Islamic State’s Al Hayat Media Arm is a real and Ongoing Threat to Young People
Islamic State’s Al Hayat Media Arm is an Ongoing Risk to Young People: Social Media Activity Over the Last Week Highlights the Release of a High Quality Video Which Plays on Religious Symbolism, Identity & History
News of the Walthamstow based Zahera Tariq allegedly travelling to Syria to join IS, possibly highlights the propaganda pull of the so-called Islamic State on small sections the British Muslim population.
This news comes on the back of significant on-line activity by the Islamic State’s media arm, the Al Hayat media centre, which has been producing high definition short videos that have played on themes of identity, purpose and belonging. Social media accounts run by Islamic State sympathisers have been heavily active over the last week promoting Al-Hayat’s video which has been circulated in Arabic and in numerous languages.
The most recent video show Islamic armies on horseback, pushing viewers to buy into a sense of history, honour and supposedly a place where they can be part of a collective movement. This collectivisation of experience is fundamental to virtually every video that the Al-Hayat media agency puts out. For example, pictures show individuals holding up the IS flag whilst on horseback attempting to portray the Islamic State as the ‘protectors’ and ‘defenders’ of Islam.
Recently, IS sympathisers and activists have been hijacking well recognised and circulated hashtag’s to introduce a short trailer stating that the Islamic State will soon release a video. The video, again in high definition and cut with a variety of excerpts, pick up on the themes of ‘a prophecy’ and ‘revelations’. The trailer which has been significantly circulated on social media Twitter and Facebook accounts plays on a sense of chivalry and history and attempts to portray to the viewer that the Islamic State should be trusted in their message whilst other groups and governments are morally corrupt. The video also highlights the Islamic dinar and the reason for this is get viewers to buy into the legitimacy of the movement.
Commenting on this development of a major new set of video releases by the Al-Hayat media agency, the Director of Faith Matters, Fiyaz Mughal OBE stated:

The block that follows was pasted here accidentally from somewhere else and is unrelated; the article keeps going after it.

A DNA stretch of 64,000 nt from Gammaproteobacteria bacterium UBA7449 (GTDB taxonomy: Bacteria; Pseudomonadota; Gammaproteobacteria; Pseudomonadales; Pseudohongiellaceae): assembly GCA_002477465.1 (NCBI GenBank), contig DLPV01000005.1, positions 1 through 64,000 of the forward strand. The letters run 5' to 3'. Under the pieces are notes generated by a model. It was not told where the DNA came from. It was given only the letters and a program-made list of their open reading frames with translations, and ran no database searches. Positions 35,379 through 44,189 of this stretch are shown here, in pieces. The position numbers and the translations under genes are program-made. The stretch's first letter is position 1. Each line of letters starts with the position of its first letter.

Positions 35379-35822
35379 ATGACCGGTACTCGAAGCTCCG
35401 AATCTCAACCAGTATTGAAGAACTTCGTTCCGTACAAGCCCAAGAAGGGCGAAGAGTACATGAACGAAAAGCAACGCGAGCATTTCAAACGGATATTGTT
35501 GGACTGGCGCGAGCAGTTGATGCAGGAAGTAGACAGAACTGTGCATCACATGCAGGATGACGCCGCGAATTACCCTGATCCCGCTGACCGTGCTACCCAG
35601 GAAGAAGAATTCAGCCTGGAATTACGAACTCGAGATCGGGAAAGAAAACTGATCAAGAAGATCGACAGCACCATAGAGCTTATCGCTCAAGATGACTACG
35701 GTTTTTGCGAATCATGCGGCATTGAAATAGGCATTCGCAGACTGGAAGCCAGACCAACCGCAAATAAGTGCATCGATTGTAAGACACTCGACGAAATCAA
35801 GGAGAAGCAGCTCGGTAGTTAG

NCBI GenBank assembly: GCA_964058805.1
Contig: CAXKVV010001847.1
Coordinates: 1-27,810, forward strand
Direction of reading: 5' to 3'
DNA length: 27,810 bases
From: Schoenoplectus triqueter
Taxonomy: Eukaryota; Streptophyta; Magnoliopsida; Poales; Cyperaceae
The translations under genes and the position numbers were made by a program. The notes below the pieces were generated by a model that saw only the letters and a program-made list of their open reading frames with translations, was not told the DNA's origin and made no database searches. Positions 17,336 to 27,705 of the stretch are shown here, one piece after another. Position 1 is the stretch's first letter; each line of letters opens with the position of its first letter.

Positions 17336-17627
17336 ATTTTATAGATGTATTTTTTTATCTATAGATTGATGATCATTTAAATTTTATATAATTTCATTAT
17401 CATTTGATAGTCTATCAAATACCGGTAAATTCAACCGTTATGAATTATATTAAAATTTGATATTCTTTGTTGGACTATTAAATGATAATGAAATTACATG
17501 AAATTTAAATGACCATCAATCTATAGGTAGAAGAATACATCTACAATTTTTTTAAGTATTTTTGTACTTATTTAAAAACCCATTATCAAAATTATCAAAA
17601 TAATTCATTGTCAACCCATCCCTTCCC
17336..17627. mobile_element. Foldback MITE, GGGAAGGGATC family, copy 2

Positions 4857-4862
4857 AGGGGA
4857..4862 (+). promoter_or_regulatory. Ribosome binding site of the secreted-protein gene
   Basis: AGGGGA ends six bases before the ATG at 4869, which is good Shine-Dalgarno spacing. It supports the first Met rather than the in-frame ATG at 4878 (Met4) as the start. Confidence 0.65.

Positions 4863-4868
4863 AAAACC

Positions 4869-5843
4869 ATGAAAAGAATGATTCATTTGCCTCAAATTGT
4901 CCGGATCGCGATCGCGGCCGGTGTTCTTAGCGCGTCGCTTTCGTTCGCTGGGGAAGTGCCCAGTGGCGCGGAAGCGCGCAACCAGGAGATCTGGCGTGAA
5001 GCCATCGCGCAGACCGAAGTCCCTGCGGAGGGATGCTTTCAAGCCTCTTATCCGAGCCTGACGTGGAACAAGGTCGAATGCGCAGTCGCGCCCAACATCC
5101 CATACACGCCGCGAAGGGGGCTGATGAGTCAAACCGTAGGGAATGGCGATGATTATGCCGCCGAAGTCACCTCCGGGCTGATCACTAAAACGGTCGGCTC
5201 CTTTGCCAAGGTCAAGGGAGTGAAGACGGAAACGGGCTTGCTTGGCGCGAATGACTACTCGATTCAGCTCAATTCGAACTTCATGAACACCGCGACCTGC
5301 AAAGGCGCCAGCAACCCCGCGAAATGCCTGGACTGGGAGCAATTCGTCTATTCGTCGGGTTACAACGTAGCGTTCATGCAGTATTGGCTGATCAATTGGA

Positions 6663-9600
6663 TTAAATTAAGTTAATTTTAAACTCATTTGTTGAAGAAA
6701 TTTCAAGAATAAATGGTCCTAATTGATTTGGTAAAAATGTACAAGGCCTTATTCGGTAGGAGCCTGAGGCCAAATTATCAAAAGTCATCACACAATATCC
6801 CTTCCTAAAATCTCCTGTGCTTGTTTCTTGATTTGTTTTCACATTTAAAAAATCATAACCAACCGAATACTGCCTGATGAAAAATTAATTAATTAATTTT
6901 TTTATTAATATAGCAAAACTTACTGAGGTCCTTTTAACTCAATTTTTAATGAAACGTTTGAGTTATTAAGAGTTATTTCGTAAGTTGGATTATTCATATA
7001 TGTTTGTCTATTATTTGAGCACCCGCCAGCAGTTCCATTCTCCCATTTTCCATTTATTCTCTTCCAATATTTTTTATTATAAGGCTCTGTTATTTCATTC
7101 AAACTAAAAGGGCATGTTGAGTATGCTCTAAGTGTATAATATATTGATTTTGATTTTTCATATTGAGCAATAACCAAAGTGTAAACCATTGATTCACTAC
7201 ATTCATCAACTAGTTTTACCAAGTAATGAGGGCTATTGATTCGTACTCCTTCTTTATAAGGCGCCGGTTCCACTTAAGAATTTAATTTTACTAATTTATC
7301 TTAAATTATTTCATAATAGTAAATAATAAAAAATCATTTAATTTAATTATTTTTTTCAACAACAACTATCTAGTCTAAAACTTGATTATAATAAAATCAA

“The quality and the messaging of Islamic State videos are shocking given the way that they are put together. The videos are in high definition, extremely well edited and they play on symbolism that is specifically meant to target young people. From videos produced by the Al-Hayat video centre, the media arm of Islamic State, the key people that they are targeting are young people and this is a real threat given that some may believe in the legitimacy of the group simply because of the well-developed and very high quality videos.
Furthermore, the sense of collectivism and collective action that is pushed by such videos tries to bind in the viewer that they can be part of a wider movement, as though young people can make social change by being part of the group. The propaganda material is very well thought out and there is a real and ongoing risk in the sense that this material is simply grooming young people to come to an area where they will die in combat or die because they are targeted. Let us also not forget that Al Qaeda realised the importance of the internet in 2003 and they have spent the last 12 years refining the delivery of their messaging on-line. They are fighting a cyber-propaganda war and their material is very pervasive. We have to remain vigilant for the safeguarding of young people given this heightened activity on-line.”